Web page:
When I was in 6th grade I was assigned the greatest project ever – to design and draw my dream home! What could be better? As I start to think about this dream home of mine, I know that it’ll be nothing like my parent’s house. . . it’s so tiny and doesn’t even have a pool! My house is gonna be HUGE! And it’ll have a movie theatre, a mini golf course, a roller rink, a trampoline room and of course, a swimming pool.
I sit down and start to draw my dream home, and it looks a little something like this. . .(only not nearly as nice because I was using colored pencils and a giant piece of poster board).
Well, then I grew up, became a foodservice designer and realized that I would never live in said dream house. Looking back, I have to laugh at my design skills at the age of 12, because I included absolutely zero corridors or hallways! Just a room connected to a room connected to a room connected to the POOL!
It’s funny because today when I start to lay out a kitchen, I begin by thinking about traffic patterns and corridors. In the world of hospital foodservice design, there are four main traffic patterns.
- Deliveries entering the kitchen
- Tray carts to patient floors
- Soiled tray carts to the dishroom, and
- Staff/visitors to the retail serving area
These traffic patterns have a major impact on the overall foodservice layout, as well as the inter-department corridors.
If you think about all of the activity that’s happening in a kitchen, it’s a lot. People are not only working within their assigned work zones, but they are traveling to storage areas or walk-in boxes to gather ingredients/supplies and collecting soiled pans/utensils and dropping them in the dishroom. They need a way to travel about the department without disrupting the work of others. They need circulation . . . they need corridors!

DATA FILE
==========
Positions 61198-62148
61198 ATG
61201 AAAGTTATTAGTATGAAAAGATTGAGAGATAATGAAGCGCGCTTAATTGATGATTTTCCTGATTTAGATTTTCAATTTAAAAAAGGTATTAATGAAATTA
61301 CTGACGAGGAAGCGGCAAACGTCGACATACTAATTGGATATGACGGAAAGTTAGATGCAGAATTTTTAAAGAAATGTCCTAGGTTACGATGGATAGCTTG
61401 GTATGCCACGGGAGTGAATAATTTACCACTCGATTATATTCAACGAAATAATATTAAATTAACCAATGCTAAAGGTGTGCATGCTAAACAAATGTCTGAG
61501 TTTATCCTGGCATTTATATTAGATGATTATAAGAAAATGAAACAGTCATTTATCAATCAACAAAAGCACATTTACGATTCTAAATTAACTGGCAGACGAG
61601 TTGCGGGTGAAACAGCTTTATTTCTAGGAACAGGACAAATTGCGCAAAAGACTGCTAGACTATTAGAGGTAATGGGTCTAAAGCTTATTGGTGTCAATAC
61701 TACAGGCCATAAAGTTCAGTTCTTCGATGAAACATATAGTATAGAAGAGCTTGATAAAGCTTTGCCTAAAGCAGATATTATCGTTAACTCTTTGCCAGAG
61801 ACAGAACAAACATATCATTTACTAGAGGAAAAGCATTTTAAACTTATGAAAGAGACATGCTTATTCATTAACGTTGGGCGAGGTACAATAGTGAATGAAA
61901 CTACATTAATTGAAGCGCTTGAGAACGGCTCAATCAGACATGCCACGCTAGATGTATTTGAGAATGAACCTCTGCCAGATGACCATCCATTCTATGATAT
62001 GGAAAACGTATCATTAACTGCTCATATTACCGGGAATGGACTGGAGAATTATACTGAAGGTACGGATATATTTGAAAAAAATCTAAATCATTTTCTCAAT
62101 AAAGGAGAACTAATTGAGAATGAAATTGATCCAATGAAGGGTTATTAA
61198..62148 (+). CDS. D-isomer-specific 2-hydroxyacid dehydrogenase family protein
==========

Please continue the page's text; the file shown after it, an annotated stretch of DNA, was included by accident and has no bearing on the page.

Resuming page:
That said, we do aim to utilize space in an efficient manner by dedicating as much as we can to the actual functions of the kitchen. Even still, we typically figure a 30% circulation factor on our kitchen designs. That means that just about 1/3 of your kitchen will be dedicated to circulation. The reason being is that we want to make sure that we create a distinction between “traffic aisles” and “work aisles”.
A traffic aisle is utilized for just that – traffic. It should not be an area where people are working. From a safety perspective, it’s dangerous to work in a traffic aisle, which is why we also include work aisles. Work aisles are used for working – slicing, dicing, assembling, cooking, baking, brewing, etc., not for pushing or parking carts.
Bottom line here is that, when designing a kitchen, it’s important to consider the corridors – the circulation required for employees to move around to complete their work. In addition, it must include both traffic aisles and work aisles to promote employee safety and efficiency. Unlike my dream home, a kitchen cannot be laid out as a room connected to a room connected to a room.